This week in the European Parliament

MEPs are back on Monday from a three-week Christmas break for a mixed committee and political group meetings week

By Andreas Rogal

Andreas Rogal is a senior journalist at the Parliament Magazine

07 Jan 2022

Having chosen not to use the New Year’s first week for any committee meetings - as suggested by Parliament’s official calendar - MEPs are back on Monday from a three-week Christmas break for a mixed committee and political group meetings week.

At least twelve committees will be meeting on Monday and Thursday, still in hybrid form due to the pandemic situation, while political groups will be preparing the first plenary session of 2022 featuring the mid-term elections of the presidency and the committee chairs. 

In the wake of two other special committees that wrapped up their work just before the break –beating cancer, and animal transport - the Special Committee on Artificial Intelligence in a Digital Age (AIDA) will debate its final report, written by Axel Voss (DE, EPP).

Noting the recent failure of the United Nations to agree on a resolution concerning AI driven lethal weapons, the veteran German legislator commented on Wednesday that his report will call for an international agreement for such weapons “to be subject to meaningful human oversight and control”.

On Monday, the Committee on Legal Affairs (JURI) has important aspects of European democracy on the agenda, notably the Rule of Law and the role of civil society.

On the former, the JURI committee is to vote on its opinion on the Commission’s 2021 report. The Committee on Budgets (BUDG) will follow suit with its vote on the report on Thursday.

Three committees will hold votes on their part in the 2020 EU budget discharge procedure – ENVI, TRAN and LIBE, all on Thursday – while the Budgetary Control Committee (CONT) itself will meet on Monday already to address a partial renewal of the European Court of Auditors (ECA).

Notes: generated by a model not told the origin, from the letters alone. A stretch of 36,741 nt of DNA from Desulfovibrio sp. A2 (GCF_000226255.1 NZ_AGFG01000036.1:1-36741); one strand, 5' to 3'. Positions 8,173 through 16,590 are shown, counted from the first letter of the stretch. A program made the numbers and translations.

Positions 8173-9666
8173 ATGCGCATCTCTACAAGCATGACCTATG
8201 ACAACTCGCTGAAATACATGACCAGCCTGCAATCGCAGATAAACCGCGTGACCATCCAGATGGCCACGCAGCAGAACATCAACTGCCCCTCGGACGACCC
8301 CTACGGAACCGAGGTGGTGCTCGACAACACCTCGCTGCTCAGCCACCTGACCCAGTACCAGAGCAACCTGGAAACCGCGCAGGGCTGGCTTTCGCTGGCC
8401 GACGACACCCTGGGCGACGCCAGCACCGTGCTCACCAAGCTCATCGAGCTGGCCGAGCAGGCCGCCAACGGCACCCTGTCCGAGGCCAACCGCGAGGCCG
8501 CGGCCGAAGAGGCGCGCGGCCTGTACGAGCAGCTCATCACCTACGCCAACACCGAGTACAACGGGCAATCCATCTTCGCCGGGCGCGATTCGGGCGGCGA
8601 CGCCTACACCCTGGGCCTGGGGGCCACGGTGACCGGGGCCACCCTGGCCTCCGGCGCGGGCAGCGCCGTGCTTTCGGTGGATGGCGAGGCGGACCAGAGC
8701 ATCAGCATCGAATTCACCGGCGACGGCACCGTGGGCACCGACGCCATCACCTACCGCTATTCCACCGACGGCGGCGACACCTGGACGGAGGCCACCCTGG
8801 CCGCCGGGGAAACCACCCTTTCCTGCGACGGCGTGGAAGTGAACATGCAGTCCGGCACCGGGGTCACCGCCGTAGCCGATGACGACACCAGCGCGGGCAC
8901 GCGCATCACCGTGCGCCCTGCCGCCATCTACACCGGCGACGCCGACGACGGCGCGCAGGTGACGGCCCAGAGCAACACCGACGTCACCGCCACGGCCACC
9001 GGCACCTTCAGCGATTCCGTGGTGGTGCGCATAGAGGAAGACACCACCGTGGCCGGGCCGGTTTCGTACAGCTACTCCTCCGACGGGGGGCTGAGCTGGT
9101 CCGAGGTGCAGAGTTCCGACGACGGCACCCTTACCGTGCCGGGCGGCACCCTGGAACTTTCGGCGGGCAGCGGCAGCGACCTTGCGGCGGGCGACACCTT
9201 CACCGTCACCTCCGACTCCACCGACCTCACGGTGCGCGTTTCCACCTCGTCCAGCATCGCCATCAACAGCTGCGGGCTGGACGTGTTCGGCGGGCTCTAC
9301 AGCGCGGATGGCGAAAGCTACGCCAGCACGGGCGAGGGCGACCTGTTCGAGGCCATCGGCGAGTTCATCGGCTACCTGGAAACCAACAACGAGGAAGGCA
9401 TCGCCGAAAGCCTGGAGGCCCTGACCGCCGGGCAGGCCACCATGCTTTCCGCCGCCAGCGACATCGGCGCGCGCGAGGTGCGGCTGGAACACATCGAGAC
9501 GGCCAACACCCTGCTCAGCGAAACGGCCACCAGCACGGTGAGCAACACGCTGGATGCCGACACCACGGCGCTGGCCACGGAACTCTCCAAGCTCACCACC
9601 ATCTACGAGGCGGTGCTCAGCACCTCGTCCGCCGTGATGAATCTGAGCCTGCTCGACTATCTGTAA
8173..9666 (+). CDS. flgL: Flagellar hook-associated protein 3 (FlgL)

CONT members will hear from the ECA candidates from the Czech Republic, Latvia, Poland and Slovenia, and then hold a vote on their recommendation for their appointment to the plenary.

The EU’s new climate action instrument/own resource, the carbon border adjustment mechanism (CBAM) will be the focus of much parliamentary work this year. Making a start with a vote on its views on the Commission proposal is the Committee on Agriculture and Rural Development (AGRI) on Monday.

Earlier this week, the author of Parliament’s main report, Mohammed Chahim (NL, S&D), published a thread on Twitter outlining its main thrust, which has already been described as substantially altering the Commission’s proposals.

The rapporteur’s own committee, ENVI, will debate proposed revisions to one of the other main Green Deal own resources, the Emission Trading Scheme (ETS) on Thursday.

The Commission’s new own resources package as such, presented just before the break, is on the agenda of the Committee on Budgets (BUDG) on Thursday, when members will discuss it with Budget Commissioner Johannes Hahn.

The Commission’s Director General for tax matters, Gerassimos Thomas, a frequent visitor to Parliament confirmed in a tweet on Thursday that the other two EU institutions are also looking for substantial progress on this:

Another climate action jigsaw piece will be on the agendas of both the JURI and the Committee on Employment and Social Affairs (EMPL) is the reform of corporate sustainability reporting, seen by many as an important instrument in bringing industry into the Green Deal fold.

JURI committee members will consider amendments to Pascal Durand’s (Renew, FR) report on Monday, and EMPL ones those to Kira Marie Peter-Hansen’s (Verts/ALE) opinion on Thursday.

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